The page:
Saturday, 31 October 2009

Slants of Light

Recently I've been reading a lot of Middle English tail-rhyme romances - the supreme example, to my mind, to support the argument that originality in literature is over-praised. Most of these romances are formulaic, predictable and repetitive, in every aspect from plot to characterisation to vocabulary and imagery, yet they are immensely satisfying to read. Well, I find them immensely satisfying; lots of critics don't agree! But I'm the kind of person who would rather read the Child ballads than the Canterbury Tales, so I have basically no high-brow credentials.

Anyway, there are a very high number of formulaic phrases in the romances, which are often just used to fill out the rhyme, but some of them - pretty much by accident rather than poetic skill - are extremely evocative. I was thinking of this yesterday because I was reading the romance Ipomadon, which is about a bashful knight who does all his fighting in disguise; it's absurdly long, but it has some nice moments. One of the formulae which struck me there is the conventional simile for a woman's beauty: the hero calls his lover "her that is of ble as bright/as sun that shines through glass" (ble = countenance).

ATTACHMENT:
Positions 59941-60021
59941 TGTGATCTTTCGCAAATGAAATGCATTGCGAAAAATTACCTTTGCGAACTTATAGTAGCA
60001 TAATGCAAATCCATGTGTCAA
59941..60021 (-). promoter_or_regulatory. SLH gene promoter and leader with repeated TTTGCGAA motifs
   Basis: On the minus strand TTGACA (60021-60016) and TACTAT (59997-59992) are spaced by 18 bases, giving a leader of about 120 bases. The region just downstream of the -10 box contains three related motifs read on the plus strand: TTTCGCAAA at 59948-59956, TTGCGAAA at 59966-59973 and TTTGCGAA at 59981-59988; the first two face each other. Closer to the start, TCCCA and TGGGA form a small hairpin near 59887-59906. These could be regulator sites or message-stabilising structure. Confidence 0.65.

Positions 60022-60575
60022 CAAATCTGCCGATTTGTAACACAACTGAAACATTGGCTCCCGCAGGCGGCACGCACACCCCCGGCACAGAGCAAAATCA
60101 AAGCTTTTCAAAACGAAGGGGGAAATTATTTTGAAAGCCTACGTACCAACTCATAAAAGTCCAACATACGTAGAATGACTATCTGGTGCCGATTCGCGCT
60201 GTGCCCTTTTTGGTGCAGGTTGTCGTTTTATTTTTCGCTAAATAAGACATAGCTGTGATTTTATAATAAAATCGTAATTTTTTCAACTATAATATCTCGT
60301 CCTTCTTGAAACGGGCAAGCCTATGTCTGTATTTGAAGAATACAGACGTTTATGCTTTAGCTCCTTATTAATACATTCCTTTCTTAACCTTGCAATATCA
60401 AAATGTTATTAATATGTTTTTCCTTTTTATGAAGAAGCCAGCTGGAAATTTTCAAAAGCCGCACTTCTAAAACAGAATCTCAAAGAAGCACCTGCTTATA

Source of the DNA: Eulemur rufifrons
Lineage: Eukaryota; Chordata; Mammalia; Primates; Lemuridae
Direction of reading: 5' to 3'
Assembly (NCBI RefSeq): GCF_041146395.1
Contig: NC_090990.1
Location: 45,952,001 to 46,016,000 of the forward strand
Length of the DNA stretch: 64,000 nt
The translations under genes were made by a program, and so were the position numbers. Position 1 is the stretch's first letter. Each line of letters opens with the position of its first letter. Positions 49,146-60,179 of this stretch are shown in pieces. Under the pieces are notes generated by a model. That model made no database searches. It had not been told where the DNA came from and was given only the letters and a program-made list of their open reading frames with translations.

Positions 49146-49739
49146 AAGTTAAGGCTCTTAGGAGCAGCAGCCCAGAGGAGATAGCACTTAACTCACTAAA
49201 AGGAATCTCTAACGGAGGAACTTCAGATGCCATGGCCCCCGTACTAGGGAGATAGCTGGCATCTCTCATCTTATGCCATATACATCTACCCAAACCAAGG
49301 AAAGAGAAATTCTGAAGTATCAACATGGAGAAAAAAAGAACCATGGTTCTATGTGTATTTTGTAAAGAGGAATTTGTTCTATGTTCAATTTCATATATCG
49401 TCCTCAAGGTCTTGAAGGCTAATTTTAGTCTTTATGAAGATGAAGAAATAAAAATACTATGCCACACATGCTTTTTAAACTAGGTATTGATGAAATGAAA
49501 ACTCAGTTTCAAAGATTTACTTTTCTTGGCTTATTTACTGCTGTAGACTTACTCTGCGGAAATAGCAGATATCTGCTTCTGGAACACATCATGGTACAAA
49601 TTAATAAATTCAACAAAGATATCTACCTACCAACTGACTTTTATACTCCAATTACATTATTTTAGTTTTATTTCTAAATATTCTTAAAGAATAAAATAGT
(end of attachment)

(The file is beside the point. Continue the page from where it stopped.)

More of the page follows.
This made me think about glass. It's a common phrase to describe women in the romances, and even some of the men - King Horn, for example, has this in the opening picture of its hero:

Fairer nis non thane he was
He was bright so the glas (13-14)

In romances, eyes are often "grey as glass" - grey (that is, blue) eyes being considered the height of beauty. I confess this simile puzzles me a little, because I can't quite imagine how glass can be considered blue; perhaps it helps to remember that medieval glass was distorting, not clear. Is that why sun shining through glass is brighter than ordinary sun?

Medieval glass from Muchelney Abbey, Somerset

Devotional lyrics in praise of the Virgin Mary have their own twist on the 'light/glass' topos. The carol with the refrain "To bliss God bring us all and some, Christe, Redemptor omnium" contains the lines:

As the sunne shineth through the glas,
So Jesu in his mother was.

And another lyric addresses her: "[As] gleam glidis þurh þe glas, of þi bodi born he was". Though a conventional image, it's still a lovely and an elegant one, with the gentle delicacy of this more famous lyric. It's a common formula because it works, every time.

This was all just an excuse to post this picture:

The refectory of Cleeve Abbey, Somerset

No comments: